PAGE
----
Using Our Custom Post Option

So, now we have a checkbox of our own choosing on the Post Options screen. However, we’re not really doing anything with it. Ideally, we want to do something to the post as its submitted, based on whether or not our custom checkbox is enabled.

For this example, we’re going to do two things:

We’re also going to show a simple “success” message that indicates what we’ve done.

We do all this by hooking into a couple of Simple:press filters – ones that are fired when the user submits the post. The first one is is this:

add_action('sph_new_forum_post','sp_subscriptions_new_forum_post', 1);

The call-back function, sp_subscriptions_new_forum_post, will read the value of the checkbox(es) and update a flag in the forum-post array. This code looks as follows:

function sp_subscriptions_new_forum_post($newpost) {
    if (isset($_POST['topicsub'])) $newpost['topicsub'] = SP()->filters->str($_POST['topicsub']);
    if (isset($_POST['topicsubsend'])) $newpost['topicsubend'] = SP()->filters->str($_POST['topicsubend']);
    return $newpost;

What do you notice about the above code that might suggest you’re missing a checkbox? Yup, we never declared a checkbox for topicsubend in our example earlier. At this point though, we’re assuming we did just so we can show you a more lengthy example in the next step.

So, now we’re going to actually use the data we’ve stored in the $newpost array by hooking into a later-stage NEW POST processing filter:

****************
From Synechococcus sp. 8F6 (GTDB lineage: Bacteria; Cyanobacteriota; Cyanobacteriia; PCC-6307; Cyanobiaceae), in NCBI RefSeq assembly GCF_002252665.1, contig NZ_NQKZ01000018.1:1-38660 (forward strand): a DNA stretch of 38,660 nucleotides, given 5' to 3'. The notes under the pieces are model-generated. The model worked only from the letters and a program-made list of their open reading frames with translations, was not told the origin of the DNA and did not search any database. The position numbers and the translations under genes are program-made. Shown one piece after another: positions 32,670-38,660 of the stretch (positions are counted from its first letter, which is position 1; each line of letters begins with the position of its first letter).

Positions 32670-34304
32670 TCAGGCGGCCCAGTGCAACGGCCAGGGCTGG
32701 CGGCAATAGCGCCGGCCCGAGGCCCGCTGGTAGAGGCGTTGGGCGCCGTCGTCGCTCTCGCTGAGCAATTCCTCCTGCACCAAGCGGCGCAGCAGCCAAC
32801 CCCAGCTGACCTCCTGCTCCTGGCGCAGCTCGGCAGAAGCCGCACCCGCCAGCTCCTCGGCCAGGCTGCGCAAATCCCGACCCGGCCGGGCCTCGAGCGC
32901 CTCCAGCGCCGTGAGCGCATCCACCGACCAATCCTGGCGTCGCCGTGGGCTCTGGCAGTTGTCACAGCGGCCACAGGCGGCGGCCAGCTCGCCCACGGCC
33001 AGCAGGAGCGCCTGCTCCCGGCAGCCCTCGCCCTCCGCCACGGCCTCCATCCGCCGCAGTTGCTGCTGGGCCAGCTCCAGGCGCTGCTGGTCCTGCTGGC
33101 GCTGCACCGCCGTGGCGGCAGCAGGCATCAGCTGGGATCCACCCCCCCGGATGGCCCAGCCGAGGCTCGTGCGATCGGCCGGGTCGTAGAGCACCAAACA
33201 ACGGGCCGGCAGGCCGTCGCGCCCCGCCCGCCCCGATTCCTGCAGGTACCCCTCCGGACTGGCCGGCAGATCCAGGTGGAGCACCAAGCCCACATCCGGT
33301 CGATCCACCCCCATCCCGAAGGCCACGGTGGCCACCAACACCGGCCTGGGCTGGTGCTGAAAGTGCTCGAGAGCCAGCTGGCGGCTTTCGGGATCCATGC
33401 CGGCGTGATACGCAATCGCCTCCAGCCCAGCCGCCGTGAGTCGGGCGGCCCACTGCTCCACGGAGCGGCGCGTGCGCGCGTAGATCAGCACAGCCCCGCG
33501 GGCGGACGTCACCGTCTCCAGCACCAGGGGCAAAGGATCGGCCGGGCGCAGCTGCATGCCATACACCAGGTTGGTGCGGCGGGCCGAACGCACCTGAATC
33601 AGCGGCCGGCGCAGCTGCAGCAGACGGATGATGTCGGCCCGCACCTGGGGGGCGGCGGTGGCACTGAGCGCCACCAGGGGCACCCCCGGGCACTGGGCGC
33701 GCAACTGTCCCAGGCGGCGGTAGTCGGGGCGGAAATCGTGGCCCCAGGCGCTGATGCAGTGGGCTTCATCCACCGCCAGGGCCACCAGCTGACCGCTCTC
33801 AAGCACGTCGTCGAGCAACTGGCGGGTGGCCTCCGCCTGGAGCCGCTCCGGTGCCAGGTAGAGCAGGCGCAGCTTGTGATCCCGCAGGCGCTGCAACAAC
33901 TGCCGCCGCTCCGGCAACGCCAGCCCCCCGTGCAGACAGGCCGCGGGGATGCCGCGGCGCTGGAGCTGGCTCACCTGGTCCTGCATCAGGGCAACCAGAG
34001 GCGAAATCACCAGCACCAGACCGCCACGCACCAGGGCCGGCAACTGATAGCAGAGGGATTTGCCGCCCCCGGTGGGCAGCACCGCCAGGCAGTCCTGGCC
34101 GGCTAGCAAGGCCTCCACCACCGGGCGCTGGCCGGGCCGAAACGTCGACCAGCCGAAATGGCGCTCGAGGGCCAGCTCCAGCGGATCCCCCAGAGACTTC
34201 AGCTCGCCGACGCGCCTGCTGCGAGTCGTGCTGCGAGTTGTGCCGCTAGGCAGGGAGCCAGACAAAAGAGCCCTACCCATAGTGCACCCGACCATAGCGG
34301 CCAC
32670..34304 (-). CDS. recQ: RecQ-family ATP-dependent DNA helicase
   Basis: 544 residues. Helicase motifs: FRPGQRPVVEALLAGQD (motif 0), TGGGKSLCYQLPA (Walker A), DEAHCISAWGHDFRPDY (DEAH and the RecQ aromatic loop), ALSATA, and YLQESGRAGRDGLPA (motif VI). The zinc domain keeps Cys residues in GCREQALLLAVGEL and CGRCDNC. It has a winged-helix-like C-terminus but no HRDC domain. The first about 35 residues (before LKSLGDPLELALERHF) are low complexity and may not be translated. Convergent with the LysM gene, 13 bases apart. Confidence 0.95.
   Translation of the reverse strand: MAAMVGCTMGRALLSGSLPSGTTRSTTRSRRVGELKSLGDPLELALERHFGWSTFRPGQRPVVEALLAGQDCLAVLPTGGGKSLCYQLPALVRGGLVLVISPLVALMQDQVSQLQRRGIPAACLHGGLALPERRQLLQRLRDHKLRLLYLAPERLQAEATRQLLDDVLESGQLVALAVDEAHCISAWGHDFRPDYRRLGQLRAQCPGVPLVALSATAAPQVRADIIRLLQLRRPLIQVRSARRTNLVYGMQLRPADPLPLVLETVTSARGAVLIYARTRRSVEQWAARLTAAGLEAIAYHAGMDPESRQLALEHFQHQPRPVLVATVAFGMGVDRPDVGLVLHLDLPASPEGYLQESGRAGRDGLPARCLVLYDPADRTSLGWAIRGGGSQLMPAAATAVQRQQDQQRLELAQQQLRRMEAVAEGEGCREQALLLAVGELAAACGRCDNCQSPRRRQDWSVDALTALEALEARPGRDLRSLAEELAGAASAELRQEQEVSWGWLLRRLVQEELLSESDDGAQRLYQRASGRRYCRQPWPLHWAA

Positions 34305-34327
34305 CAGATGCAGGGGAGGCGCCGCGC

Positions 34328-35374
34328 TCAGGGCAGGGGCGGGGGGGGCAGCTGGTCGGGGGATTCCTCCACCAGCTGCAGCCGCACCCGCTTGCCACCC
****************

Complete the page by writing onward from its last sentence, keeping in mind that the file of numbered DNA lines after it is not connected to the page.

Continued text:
add_filter('sph_post_message',	'sp_subscriptions_post_create', 10, 2);

The call-back function again takes two parameters. Here is what it looks like:

function sp_subscriptions_do_post_create($msg, $newpost) {
	require_once SLIBDIR.'sp-subscriptions-database.php';

	# subscribe?
	if (SP()->auths->get('subscribe', $newpost['forumid']) && !empty($newpost['topicsub'])) {
		sp_subscriptions_save_subscription($newpost['topicid'], $newpost['userid'], true);
		$msg.= ' '.__('and subscribed', 'sp-subs');

	# unsubscribe?
	if (SP()->auths->get('subscribe', $newpost['forumid']) && !empty($newpost['topicsubend'])) {
		sp_subscriptions_remove_subscription($newpost['topicid'], $newpost['userid']);
		$msg.= ' '.__('and unsubscribed', 'sp-subs');

	return $msg;

The first thing you’ll see in this function is that we load up a file to handle our database interactions. One of the things that we do in Simple:Press is to load up functions only when absolutely needed. While this can make tracking how the code hangs together more difficult the benefit is performance.

After including the database file code, we check the values in the $newpost variable that was passed into the filter function – it should also contain our data that we stored earlier when we hooked into the sph_new_forum_post action hook.

Based on the stored values in the $newpost array we call a function that subscribes or unsubscribes the user and update a message variable. This variable is the one that is returned from the filter function.

Wrap Up

There was a lot going on in this example but the overall sequence is simple:

Additionally, we covered a few important new concepts in this article:

Whats Next?

Our next couple of articles will take a little step back and start to look at things from a more abstract level. We’ll still include some code examples but they will not be as code-heavy compared to these first four articles.

Additional Reading

Learn more about permissions in our next article here: Authorizations and Permission Sets.

Learn about the hooks and filters available in the NEW POST class – we used a couple of them in this example and they are likely to be among the most used hooks. So as you delve further into creating plugins for Simple:Press and using the Simple:Press API, knowing about these and the order in which they are available is going to be very useful.